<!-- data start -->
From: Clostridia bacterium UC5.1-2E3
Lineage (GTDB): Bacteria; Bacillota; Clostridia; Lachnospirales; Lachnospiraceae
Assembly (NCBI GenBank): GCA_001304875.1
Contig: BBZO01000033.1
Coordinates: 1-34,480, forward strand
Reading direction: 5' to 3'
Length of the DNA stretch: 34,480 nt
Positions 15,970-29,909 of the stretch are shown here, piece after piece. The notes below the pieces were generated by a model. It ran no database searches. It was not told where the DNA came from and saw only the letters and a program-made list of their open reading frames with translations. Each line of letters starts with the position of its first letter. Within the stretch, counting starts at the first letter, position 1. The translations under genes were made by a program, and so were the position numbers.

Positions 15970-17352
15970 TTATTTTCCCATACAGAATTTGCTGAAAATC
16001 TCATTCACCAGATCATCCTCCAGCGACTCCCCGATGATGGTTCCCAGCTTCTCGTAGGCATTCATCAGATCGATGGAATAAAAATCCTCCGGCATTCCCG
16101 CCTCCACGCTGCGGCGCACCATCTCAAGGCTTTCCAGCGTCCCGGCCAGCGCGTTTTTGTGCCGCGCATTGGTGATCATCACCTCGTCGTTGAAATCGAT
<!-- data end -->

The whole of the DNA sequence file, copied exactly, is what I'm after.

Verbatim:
From: Clostridia bacterium UC5.1-2E3
Lineage (GTDB): Bacteria; Bacillota; Clostridia; Lachnospirales; Lachnospiraceae
Assembly (NCBI GenBank): GCA_001304875.1
Contig: BBZO01000033.1
Coordinates: 1-34,480, forward strand
Reading direction: 5' to 3'
Length of the DNA stretch: 34,480 nt
Positions 15,970-29,909 of the stretch are shown here, piece after piece. The notes below the pieces were generated by a model. It ran no database searches. It was not told where the DNA came from and saw only the letters and a program-made list of their open reading frames with translations. Each line of letters starts with the position of its first letter. Within the stretch, counting starts at the first letter, position 1. The translations under genes were made by a program, and so were the position numbers.

Positions 15970-17352
15970 TTATTTTCCCATACAGAATTTGCTGAAAATC
16001 TCATTCACCAGATCATCCTCCAGCGACTCCCCGATGATGGTTCCCAGCTTCTCGTAGGCATTCATCAGATCGATGGAATAAAAATCCTCCGGCATTCCCG
16101 CCTCCACGCTGCGGCGCACCATCTCAAGGCTTTCCAGCGTCCCGGCCAGCGCGTTTTTGTGCCGCGCATTGGTGATCATCACCTCGTCGTTGAAATCGAT